The group walked a little further into the woods, the bee smokers leaving behind a trail of smoke. Tall thin Oak and Cottonwood trees with sunlight filtering through sheltered the bee hives–hives which were wooden boxes with slotted combs inside, made just right for gathering honey.
Mr. Wooten carefully pulled out a comb to show everyone–honey sealed with bees wax–the result of busy bees at work. He took a little spoon, carefully scraped and scooped a little honey into it for someone to taste and asked for a volunteer. Deni volunteered Benjie to taste it, but Benjie insisted Deni or Corby taste it. So Mr. Wooten gave the spoon to the youngest brother.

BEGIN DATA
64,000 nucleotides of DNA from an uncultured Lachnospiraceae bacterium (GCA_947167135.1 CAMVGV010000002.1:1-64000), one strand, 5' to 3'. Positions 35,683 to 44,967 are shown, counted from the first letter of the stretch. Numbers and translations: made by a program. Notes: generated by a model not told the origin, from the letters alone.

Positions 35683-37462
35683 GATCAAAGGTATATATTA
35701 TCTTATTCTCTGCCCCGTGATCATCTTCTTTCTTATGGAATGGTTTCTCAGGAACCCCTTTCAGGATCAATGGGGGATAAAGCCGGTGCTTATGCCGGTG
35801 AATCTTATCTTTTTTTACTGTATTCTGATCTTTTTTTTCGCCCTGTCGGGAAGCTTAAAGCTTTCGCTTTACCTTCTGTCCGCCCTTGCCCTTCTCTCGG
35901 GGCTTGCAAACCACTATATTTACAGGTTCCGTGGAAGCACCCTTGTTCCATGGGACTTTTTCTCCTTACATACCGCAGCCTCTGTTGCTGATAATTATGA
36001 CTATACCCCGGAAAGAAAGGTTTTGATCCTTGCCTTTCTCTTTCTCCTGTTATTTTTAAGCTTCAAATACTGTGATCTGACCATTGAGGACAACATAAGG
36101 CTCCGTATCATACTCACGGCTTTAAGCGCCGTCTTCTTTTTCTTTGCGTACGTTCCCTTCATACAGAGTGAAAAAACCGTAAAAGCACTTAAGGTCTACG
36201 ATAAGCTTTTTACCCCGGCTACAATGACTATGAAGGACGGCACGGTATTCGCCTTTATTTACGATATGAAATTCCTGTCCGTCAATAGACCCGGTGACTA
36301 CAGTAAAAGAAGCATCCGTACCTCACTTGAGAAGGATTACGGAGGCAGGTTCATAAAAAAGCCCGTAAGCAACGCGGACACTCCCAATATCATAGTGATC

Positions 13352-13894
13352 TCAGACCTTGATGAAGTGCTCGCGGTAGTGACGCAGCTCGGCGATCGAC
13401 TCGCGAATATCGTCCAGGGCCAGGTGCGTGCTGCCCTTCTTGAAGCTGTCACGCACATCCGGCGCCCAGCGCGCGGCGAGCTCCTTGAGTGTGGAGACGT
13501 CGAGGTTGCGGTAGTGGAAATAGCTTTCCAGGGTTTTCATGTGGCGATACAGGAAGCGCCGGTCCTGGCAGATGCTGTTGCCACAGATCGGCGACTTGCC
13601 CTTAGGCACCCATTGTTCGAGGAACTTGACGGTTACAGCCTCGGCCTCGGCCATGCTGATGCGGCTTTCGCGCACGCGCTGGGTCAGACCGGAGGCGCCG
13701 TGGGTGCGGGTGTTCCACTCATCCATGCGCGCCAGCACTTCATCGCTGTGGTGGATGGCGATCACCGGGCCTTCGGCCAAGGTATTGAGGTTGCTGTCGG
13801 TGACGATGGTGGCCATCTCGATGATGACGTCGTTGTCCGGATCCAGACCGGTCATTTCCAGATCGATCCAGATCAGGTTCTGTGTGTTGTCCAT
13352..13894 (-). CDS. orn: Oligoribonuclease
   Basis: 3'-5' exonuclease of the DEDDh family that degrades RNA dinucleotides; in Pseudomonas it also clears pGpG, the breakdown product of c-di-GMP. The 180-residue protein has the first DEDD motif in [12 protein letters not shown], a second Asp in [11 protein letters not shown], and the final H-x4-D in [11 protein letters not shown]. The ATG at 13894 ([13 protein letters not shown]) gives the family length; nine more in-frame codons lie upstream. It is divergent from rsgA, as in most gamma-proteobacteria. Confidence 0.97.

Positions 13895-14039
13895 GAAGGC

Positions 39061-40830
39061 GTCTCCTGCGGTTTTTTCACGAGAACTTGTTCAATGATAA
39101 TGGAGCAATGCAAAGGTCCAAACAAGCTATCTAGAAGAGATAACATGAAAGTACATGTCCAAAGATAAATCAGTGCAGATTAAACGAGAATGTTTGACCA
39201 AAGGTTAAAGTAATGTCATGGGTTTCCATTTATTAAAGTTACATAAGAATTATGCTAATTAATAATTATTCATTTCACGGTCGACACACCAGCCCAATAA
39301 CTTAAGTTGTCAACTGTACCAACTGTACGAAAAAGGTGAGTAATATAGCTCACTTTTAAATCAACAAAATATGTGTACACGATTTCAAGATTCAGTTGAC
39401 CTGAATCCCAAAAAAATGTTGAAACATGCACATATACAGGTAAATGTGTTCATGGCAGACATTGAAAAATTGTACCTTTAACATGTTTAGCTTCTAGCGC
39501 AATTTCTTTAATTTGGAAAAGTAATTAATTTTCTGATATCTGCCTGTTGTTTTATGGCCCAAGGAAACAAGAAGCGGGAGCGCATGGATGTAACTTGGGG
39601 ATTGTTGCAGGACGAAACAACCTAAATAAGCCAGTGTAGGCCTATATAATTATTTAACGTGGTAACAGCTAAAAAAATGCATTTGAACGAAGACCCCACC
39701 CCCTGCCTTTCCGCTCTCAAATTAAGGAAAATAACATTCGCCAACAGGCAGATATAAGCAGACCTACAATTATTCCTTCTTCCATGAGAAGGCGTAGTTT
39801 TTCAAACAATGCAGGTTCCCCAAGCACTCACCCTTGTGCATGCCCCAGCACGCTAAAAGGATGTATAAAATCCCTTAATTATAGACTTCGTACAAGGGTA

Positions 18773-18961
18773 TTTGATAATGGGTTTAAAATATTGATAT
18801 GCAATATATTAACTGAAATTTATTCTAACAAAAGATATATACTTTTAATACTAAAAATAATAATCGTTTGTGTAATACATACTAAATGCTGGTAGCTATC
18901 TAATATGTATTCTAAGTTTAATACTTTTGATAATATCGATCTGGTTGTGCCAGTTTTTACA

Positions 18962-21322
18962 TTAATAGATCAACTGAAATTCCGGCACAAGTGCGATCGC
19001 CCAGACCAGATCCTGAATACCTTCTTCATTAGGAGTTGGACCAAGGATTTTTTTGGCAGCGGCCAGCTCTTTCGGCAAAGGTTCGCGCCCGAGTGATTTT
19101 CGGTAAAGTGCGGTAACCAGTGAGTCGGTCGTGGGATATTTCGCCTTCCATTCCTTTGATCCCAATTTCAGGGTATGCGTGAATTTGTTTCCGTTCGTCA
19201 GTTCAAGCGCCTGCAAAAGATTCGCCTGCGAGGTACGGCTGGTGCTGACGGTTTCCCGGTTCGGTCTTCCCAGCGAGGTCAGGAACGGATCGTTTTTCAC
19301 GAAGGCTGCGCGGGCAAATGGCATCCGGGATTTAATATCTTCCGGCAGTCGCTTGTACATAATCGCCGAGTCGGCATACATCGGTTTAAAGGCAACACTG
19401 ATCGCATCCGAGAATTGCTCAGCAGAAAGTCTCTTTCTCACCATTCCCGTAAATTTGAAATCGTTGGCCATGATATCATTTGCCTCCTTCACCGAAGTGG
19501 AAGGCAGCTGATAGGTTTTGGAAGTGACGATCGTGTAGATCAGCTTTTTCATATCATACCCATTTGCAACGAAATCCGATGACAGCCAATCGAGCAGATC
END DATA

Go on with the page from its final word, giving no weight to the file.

Slowly, Corby lifted his mask and with hesitation tasted the spoon full of honey. His eyes sparkled with excitement. “Ohm…wow…this is good!”
Mr. Wooten smiled with satisfaction and promised to give a free jar of honey to Ryan and Jas after returning to Bee Haven.
This story is a fictionalization. Although, historical events, people and places are used fictitiously, details of the time period have been portrayed as accurately as possible for authenticity. All characters are fictional unless otherwise noted. If an actual historical character is mentioned an endnote with citation will be included.